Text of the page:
What is an Accelerated Death Benefit?

Clock May 01, 2023


30-second summary

As an advisor, you may have heard a prospect say, “I don’t know why they call it life insurance. It doesn’t do anybody any good until I’m dead, and I’ll never see a nickel of it.” This can be a difficult objection to overcome.

The message you’re trying to impart is, “Buying a life insurance policy is a solid financial decision. You’re committing to pay for something that will eventually make an incredible difference in someone else’s life. But your life insurance policy can also pay you cash benefits when you’re alive.”

This article will explain how your client can receive cash benefits from their life insurance policy’s death benefit while they’re alive. It’s called an accelerated death benefit, and there’s a good chance that your clients’ life insurance policies have this feature.

If you would like to learn more, contact us today to find out if your client may qualify for cash benefits.


A retired couple enjoying life

When clients buy a life insurance policy, many times they buy it primarily for someone else’s benefit. Their ultimate goal is to leave behind a death benefit to the people they care about so they continue to have financial security.

However, life has a way of bringing unexpected events our way. While alive, they may need cash due to a change in their health status. This money may be necessary for such costs as:

  • Medical expenses
  • Hospice care
  • Nursing home costs
  • Private nursing care
  • Home health care

One of the sources of funds to cover expenses like these is through a feature that many term life and permanent life insurance policies have: an accelerated death benefit rider.

What Is an accelerated death benefit?

An accelerated death benefit (ADB) is a common feature of most life insurance policies and is often available at no additional cost to the policyowner. The ADB allows the policyowner to receive a portion of the policy’s death benefit while they’re still living.

To receive a lump-sum cash payment, the insured generally must either:

  1. Be diagnosed by a medical doctor as having a terminal illness and have under 12 to 24 months to live (depending on the insurer) or
  2. Be diagnosed with a chronic condition and be unable to perform two of the six activities of daily living: bathing, continence, toileting, eating, dressing, and transferring.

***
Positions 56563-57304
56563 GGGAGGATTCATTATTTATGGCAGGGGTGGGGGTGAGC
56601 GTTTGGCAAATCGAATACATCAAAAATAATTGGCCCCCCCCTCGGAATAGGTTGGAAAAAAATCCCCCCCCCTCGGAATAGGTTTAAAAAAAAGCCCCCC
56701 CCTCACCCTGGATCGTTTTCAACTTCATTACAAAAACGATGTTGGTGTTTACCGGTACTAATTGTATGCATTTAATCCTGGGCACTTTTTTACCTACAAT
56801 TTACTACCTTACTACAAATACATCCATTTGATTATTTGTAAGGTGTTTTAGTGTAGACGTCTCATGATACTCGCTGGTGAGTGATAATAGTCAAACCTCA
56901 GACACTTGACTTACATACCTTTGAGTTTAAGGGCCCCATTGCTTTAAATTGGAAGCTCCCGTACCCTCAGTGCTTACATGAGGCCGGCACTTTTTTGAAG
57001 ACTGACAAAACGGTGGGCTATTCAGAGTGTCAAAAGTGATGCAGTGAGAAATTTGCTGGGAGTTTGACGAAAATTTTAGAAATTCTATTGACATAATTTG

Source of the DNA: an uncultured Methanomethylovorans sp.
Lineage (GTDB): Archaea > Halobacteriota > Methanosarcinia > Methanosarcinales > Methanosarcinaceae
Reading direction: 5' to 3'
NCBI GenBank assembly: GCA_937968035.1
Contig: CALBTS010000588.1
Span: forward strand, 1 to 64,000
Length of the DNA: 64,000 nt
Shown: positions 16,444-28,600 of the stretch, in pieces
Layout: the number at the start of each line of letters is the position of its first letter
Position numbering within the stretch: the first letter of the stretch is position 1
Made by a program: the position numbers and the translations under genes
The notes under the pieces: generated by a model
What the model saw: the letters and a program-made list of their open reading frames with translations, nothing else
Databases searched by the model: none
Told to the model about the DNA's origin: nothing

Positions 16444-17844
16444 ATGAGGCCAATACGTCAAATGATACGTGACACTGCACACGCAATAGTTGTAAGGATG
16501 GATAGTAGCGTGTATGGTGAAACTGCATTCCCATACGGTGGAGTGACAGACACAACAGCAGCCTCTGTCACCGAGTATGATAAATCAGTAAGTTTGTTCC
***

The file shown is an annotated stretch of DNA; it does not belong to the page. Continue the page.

They can also typically receive an accelerated death benefit if they have a permanent, severe cognitive impairment (i.e., Alzheimer’s disease, dementia) and need substantial supervision.

With many insurers, they’ll no longer be responsible for premium payments once they start receiving an ADB payment, and, in most cases, they won’t have to pay taxes on the payout.

How is an accelerated death benefit paid?

Payment of an accelerated death benefit will vary by company.

In some cases, a lump sum payment is made. This is a flat percentage of the death benefit and can range from 25% to 95%, depending on the policy and the insurer.

Some life insurance companies limit the percentage of the death benefit that can be accessed for a chronic illness. For example, an insurer might limit the accelerated payout to 25% of the death benefit per year for up to four years.

Other insurers may use their own formula based on your client’s life expectancy when they request the ADB to be paid, making it difficult to know the specific amount they’ll receive until they need it.

Some life insurers will also charge an administrative or service fee to access the accelerated death benefit.

How are beneficiaries affected by an accelerated death benefit payout?

The death benefit eventually paid to the policy beneficiaries will be reduced by the amount paid as an accelerated death benefit.

For example, if the policy’s death benefit is $500,000 and your client receives a $125,000 accelerated death benefit payment, the policy’s beneficiaries will receive $375,000 when the client passes.

Other options for life insurance policyowners

If your client’s life insurance policy does not have an accelerated death benefit feature, or if it does, but they are unable to access it based on their diagnosis, they may be able to withdraw or borrow money from their policy’s cash value.

The drawback to this option is that they will still be responsible for paying the premium, which they may not be able to easily do when they are ill.

Another option to the accelerated death benefit is a viatical settlement or life settlement. With a viatical settlement or life settlement, your client sells their life insurance policy to a third party for a lump sum greater than the policy’s cash value but less than the death benefit amount.

With a viatical settlement or life settlement, once the policy sale is completed, your client will no longer be responsible for premium payments. Keep in mind, though, that their beneficiaries will no longer receive the death benefit.

Explore a viatical settlement with Lighthouse Life

If you would like to learn more about viatical settlements and how they can benefit your clients,  contact us to find out if they may qualify. One of our trained, experienced life and viatical settlement experts will reach out to learn more about their unique needs and help them receive the most cash for their life insurance policy as quickly as possible.